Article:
Day 2: Roman Around

Castel Sant’Angelo

This was the day where we would dedicate our time to Rome, and every landmark that establishes its identity. Of course we couldn’t start that until after a fresh cup of coffee.

My Cappuccino and a Nutella Croissant (yum)

A satisfying breakfast indeed. As well as a perfect opportunity to practice some Italian (broken as it was). The people were very friendly, and encouraged our efforts. Afterwards, it was time to hop on the bus that would take us to our next location, the Vatican.

The Entrance to the Vatican

I visited the Vatican as a student, only it was at night and less crowded. But all the same, I was excited to see this place again.

Replica of the Vatican City perimeters

Before we entered the vast halls and galleries, we were briefed on what we would see within the Sistine Chapel at the very end of the tour, as talking was highly discouraged in such a sacred place. Much of the history I was familiar with. But as our guide discussed these details, I noticed a familiar image.

Papal crest with Medici crest

In the above image is a quick gesture of the Papal crest, however it appears to have what looks like the Medici crest embedded in it surrounded by two angels. I soon came to find out, courtesy of our tour guide, that various Popes request what their crest should appear with.

Moving on to the rest of the galleries, we spotted many statues and tapestries, as well as many crowds. I nearly got separated from the group once or twice, but managed to keep up.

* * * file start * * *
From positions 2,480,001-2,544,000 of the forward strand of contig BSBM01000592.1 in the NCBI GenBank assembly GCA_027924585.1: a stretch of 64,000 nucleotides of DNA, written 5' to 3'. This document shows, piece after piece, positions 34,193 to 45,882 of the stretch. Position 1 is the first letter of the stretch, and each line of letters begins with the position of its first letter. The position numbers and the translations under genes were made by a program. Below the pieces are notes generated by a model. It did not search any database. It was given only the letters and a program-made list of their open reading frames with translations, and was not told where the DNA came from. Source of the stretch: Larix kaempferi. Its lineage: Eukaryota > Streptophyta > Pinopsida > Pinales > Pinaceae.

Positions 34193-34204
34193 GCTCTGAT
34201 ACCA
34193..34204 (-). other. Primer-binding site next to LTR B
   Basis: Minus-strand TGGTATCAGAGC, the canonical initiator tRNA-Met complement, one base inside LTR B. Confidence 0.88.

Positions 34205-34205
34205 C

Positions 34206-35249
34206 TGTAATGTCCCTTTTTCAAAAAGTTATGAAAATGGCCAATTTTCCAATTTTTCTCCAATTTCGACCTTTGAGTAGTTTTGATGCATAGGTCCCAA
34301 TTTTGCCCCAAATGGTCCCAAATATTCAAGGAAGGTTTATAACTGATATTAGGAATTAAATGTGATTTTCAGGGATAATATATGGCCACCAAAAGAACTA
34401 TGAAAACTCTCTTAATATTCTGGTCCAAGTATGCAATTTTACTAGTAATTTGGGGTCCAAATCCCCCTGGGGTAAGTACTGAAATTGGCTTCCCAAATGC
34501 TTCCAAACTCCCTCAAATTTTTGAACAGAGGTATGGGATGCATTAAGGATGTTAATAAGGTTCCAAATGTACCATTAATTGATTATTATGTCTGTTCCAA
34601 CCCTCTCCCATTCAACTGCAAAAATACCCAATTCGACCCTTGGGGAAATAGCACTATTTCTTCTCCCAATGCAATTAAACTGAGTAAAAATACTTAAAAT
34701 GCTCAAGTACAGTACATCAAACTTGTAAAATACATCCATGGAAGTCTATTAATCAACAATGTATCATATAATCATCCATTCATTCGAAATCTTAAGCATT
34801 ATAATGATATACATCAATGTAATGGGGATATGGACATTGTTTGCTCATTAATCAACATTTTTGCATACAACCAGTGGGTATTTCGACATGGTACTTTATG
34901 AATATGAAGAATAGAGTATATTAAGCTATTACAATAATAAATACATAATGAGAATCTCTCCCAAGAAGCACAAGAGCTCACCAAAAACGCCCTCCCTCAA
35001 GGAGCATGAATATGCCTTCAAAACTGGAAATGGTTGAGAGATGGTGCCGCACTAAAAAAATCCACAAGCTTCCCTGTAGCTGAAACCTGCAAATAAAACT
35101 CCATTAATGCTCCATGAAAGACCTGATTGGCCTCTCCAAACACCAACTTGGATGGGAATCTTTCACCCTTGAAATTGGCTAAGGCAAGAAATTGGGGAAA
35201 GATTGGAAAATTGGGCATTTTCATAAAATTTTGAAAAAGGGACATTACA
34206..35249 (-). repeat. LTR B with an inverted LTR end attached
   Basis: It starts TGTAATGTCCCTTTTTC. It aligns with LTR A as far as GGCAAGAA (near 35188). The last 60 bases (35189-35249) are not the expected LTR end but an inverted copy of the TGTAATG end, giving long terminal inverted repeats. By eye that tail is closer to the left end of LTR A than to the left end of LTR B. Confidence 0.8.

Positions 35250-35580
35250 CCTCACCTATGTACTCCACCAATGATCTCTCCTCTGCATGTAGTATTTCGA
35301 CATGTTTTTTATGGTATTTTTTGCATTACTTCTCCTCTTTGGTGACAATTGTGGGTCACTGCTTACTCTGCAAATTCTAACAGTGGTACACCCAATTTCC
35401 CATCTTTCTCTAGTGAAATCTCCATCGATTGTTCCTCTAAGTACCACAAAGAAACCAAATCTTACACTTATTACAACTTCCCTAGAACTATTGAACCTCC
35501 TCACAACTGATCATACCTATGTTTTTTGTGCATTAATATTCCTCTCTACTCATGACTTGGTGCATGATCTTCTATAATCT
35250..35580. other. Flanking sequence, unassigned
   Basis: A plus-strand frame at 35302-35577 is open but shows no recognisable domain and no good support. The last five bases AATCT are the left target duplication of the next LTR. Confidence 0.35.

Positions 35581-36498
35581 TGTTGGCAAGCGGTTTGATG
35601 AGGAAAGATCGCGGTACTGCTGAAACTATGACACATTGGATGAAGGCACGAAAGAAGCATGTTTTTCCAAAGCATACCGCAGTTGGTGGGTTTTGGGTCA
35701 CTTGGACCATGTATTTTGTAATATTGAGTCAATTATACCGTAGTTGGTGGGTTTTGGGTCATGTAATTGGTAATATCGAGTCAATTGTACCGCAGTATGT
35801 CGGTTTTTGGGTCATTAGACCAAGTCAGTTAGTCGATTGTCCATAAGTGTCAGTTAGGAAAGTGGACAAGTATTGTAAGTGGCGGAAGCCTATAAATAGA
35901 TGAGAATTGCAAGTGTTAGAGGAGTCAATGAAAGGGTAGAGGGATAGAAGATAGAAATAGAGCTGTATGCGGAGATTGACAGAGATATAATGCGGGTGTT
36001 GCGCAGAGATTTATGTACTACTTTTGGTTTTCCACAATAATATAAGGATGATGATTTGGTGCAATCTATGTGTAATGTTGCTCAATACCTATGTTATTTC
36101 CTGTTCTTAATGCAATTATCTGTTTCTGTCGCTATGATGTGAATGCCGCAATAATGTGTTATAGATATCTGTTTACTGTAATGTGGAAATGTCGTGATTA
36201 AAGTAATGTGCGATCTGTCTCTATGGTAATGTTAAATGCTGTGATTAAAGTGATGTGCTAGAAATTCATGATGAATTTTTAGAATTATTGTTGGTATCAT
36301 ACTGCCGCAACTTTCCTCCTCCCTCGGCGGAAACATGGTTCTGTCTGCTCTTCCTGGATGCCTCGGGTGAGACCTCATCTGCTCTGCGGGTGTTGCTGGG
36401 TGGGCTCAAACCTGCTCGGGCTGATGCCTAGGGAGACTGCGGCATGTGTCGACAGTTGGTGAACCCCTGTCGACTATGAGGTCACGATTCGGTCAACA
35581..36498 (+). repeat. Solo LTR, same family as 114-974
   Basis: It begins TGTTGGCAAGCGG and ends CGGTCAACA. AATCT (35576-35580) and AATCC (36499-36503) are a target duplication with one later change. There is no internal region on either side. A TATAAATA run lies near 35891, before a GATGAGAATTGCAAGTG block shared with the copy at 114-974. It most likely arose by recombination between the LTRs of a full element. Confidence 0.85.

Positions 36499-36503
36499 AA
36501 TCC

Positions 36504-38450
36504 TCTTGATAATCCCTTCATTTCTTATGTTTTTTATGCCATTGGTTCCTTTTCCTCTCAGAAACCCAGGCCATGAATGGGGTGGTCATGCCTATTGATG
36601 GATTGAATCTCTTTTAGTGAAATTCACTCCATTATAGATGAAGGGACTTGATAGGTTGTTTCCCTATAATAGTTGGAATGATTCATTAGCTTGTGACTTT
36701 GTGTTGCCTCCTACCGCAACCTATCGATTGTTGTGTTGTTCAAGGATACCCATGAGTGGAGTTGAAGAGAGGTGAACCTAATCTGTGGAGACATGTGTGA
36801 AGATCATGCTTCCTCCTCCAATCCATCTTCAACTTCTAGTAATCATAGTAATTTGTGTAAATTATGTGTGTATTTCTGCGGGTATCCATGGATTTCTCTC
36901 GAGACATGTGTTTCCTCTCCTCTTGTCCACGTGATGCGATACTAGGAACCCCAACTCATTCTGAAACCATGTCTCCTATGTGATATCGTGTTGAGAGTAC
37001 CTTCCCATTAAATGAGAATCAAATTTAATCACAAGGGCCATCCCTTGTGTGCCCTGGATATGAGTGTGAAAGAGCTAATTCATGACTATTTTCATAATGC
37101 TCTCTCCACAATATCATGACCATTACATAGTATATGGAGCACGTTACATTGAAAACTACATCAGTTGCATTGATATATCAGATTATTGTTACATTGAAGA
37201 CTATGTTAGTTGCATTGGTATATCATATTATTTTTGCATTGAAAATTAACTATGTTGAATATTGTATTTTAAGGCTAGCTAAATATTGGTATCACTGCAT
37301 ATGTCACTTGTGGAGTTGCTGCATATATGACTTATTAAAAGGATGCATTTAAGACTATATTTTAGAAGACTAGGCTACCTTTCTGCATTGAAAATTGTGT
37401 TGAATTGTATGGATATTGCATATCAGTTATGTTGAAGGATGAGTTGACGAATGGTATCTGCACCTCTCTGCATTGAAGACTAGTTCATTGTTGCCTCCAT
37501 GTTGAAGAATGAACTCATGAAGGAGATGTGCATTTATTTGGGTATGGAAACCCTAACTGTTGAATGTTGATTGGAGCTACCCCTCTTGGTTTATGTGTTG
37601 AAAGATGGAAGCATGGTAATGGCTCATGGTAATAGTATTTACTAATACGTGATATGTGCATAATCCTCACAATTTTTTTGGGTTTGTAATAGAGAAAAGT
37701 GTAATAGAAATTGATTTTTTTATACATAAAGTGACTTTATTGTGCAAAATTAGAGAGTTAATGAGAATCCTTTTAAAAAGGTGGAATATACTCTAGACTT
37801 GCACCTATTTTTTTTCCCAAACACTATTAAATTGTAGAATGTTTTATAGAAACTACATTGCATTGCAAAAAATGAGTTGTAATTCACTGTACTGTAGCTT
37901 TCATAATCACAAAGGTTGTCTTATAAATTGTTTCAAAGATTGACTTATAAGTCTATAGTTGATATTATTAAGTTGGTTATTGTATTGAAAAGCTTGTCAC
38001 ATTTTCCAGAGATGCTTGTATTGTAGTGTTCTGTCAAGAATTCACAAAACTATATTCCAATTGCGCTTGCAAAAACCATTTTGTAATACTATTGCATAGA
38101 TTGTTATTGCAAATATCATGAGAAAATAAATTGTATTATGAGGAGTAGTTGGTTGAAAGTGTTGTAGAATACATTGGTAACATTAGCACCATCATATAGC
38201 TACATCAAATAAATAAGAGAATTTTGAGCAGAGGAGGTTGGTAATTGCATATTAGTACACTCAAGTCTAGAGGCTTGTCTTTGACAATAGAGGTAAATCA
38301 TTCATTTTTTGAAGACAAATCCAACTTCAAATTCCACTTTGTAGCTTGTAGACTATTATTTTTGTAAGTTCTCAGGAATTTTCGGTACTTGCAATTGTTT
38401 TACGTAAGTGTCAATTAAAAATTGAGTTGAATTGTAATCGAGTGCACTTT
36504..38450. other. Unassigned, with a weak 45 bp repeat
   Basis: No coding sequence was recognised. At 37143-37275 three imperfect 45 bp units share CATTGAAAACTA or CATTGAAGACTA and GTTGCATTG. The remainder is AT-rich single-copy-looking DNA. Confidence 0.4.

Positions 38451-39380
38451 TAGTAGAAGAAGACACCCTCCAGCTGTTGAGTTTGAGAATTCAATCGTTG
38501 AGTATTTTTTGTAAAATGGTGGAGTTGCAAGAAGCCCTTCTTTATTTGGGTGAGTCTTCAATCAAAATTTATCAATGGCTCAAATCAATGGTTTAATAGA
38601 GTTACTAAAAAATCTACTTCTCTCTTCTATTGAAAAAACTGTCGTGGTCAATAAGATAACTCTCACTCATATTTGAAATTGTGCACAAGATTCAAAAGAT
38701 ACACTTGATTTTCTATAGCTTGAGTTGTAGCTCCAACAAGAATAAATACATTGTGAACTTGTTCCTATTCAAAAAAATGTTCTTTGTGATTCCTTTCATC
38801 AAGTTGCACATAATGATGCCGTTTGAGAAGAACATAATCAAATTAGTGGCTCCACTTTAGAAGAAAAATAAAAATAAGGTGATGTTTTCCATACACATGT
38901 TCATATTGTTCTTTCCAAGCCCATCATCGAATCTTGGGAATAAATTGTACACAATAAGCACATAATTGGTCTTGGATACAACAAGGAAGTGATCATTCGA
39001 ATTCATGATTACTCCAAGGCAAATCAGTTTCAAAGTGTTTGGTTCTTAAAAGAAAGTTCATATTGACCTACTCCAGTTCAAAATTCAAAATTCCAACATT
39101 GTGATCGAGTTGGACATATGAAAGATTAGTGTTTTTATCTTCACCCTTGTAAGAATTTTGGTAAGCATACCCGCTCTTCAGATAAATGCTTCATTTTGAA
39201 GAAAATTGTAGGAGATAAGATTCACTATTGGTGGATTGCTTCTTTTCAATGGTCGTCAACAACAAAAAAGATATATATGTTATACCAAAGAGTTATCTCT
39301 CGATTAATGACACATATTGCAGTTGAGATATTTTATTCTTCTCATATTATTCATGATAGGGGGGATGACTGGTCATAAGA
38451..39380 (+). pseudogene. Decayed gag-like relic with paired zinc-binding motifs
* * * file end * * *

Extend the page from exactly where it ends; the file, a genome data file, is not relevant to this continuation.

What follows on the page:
School of Athen from 2015
Image of Dante Alighieri in the Vatican from 2015
Gesture Sketches of both from today (6.11.2019)

Of course, we stopped in one of the most famous parts of the gallery to take a look at Raphael’s School of Athens. Something new I learned today was that the room this was in used to be a Library for the Pope, hence the high amount of scholars in each fresco. When I came a few years back, I had a bit of an obsession with Dante Alighieri, the author of the Divine Comedy, and was very inspired by his work. This time around, I took time to capture his image in a quick gesture.

Gesture of God creating the World

In the Sistine chapel, there must be silence and no photography. This was something I took for granted the last time I came here. As I stared up at the years worth of frescos the great Michelangelo toiled at, I couldn’t help but gain a new appreciation for his work. I took my sketchbook out and studied the first panel, where God spoke the World into being from nothing.

La Pieta by Michelangelo

After the Sistine Chapel, there was nowhere to go, but Saint Peter’s Basilica. Seeing more of Michelangelo’s work gave me a better appreciation for the artist. He truly was a master sculptor based on what I noted of his art style and technique when handling form and the human figure.

More Gestures inside St. Peter’s Basilica